Dogs out of control in a public place If a dog is dangerously out of control in a public place – then the owner or the person in charge of the dog is guilty of an offence, or, if the dog while so out of control injures any person, an aggravated offence under the Dangerous Dogs Act 1991. In proceedings against a person who is the owner of a dog but at the material time was not in charge of it, it should be a defence for the accused to prove that the dog was at the material time in the charge of a person whom he reasonably believed to be a fit and proper person to be in charge of it.

ashamedly Section 10(2) of the 1991 Act defines a public place as meaning any street, road or other place to which the public have, or are permitted to have access. This is a wide definition of a public place and one which specifically includes the common parts of a building containing two or more dwellings. It is intended to cover, for instance, those parts of a block of flats where, although there may be a secure front entry door so that the interior of the flat is not a place to which the public has unrestricted access, nevertheless the common parts are, in all other respects, a public place.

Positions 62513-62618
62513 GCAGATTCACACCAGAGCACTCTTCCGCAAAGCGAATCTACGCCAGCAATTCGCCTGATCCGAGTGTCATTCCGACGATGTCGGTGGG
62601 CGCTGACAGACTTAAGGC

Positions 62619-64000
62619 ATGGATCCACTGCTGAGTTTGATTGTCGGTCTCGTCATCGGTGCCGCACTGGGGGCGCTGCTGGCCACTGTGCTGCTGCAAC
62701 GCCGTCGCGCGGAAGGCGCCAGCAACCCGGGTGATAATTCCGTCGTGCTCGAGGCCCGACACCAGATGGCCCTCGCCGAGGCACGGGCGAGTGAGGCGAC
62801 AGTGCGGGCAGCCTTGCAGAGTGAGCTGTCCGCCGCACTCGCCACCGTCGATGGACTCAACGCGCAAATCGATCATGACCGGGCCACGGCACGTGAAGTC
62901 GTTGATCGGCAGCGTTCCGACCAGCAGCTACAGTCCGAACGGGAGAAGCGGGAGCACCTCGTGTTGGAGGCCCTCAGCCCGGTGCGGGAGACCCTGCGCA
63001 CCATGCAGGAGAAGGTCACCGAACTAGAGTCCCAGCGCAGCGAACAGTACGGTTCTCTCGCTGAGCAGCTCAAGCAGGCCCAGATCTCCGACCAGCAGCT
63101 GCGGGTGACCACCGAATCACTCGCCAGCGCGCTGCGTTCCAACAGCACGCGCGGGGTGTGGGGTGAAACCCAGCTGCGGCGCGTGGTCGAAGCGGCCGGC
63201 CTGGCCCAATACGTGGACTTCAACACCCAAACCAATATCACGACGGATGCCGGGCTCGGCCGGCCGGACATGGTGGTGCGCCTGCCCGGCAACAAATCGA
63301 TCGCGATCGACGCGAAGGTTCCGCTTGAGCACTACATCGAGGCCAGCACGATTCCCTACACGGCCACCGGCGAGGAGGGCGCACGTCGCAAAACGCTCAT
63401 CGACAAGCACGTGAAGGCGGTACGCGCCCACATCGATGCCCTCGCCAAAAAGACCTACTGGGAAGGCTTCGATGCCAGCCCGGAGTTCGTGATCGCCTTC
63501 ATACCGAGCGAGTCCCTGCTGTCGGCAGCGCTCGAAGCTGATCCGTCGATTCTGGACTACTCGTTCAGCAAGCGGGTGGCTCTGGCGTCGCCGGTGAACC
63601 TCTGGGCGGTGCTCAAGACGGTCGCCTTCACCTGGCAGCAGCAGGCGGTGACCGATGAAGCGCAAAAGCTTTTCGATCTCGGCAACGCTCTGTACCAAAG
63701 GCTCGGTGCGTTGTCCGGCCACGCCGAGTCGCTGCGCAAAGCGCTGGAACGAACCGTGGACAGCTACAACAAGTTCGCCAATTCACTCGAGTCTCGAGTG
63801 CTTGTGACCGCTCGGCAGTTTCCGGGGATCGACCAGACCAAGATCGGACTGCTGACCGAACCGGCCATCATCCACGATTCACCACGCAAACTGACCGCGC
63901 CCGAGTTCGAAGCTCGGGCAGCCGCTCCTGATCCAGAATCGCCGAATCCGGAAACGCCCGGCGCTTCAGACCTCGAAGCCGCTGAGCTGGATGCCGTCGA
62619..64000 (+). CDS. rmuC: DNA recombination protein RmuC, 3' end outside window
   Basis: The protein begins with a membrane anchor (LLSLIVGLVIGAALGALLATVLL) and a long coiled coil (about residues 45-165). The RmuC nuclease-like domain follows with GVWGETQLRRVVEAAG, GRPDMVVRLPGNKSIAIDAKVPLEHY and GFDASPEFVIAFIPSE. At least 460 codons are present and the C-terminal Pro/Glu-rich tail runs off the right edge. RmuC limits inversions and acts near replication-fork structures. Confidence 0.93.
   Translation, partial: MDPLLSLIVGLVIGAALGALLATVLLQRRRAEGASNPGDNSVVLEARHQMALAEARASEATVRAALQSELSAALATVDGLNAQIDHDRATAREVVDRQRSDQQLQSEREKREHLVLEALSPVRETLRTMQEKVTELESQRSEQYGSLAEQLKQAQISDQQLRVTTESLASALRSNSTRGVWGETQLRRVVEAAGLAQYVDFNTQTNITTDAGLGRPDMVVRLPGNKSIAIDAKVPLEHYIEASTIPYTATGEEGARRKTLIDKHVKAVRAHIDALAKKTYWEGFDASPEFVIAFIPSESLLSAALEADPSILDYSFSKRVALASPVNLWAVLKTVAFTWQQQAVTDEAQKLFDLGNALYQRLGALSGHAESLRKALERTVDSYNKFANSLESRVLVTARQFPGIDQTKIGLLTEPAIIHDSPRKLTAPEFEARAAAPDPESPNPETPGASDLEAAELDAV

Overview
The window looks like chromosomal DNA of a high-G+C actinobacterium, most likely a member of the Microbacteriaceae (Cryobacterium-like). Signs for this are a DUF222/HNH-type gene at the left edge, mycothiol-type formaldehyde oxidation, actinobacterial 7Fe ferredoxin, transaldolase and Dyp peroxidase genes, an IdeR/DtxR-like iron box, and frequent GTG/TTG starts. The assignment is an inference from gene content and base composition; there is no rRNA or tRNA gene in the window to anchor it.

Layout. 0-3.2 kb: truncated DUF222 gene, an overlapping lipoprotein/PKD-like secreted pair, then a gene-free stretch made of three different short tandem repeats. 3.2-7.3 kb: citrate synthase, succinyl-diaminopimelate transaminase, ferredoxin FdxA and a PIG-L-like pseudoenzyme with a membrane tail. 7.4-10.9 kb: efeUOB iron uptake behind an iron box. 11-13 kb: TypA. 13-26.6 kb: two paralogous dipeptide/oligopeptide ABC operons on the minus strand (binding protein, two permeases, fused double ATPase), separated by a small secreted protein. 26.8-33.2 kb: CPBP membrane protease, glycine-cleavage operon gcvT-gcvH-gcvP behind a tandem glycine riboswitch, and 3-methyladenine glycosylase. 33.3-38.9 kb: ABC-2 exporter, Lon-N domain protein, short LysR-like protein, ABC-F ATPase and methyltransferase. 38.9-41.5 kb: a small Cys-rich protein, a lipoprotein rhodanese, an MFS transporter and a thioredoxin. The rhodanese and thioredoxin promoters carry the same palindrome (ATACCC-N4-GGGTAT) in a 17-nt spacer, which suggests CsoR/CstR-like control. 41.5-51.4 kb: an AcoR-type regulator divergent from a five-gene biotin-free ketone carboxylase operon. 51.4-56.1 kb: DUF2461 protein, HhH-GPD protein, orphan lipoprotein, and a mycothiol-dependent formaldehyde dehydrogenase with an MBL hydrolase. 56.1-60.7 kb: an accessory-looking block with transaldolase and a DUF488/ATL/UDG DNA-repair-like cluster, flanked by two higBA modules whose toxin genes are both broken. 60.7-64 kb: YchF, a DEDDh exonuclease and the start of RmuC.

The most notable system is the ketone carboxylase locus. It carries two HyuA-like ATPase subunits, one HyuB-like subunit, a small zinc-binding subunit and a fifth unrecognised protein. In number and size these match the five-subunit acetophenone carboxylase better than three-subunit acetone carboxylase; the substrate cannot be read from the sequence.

cheap flights lyrics A person found guilty of an offence may face imprisonment or a fine, and the courts may disqualify the offender from having custody of a dog for any period. Under the Town Police Clauses Act of 1847 it is an offence for any person in any street: to let an unmuzzled ferocious dog be at large so that it obstructs or annoys the residents or passengers in the street or puts them in danger; or to set on or to urge any dog to attack, worry or put in fear any person or animal. A dog will not be at large while it is held on a lead. The word ‘street’ here is given an extended meaning to include any road, square, court, alley, thoroughfare or public passage.

In the Metropolitan Police District a similar offence has been created by the Metropolitan Police Act of 1839. This differs only from the first part of the 1847 Act offence in that it is sufficient that an unmuzzled dog be at large (no obstruction, annoyance or danger need be shown), and that the place of the offence is described as any thoroughfare or public place.

Under the Dogs Act 1871, any person may make a complaint to a magistrates court that a dog is dangerous, or report the matter to the police. If the court is satisfied that a dog is dangerous and not kept under proper control, it may make an order for it to be controlled or destroyed.

The Animals Act 1971 provides that the keeper of an animal is liable for any damage it causes, if he knows it was likely to cause such damage or injury unrestrained. … c/dogs.htm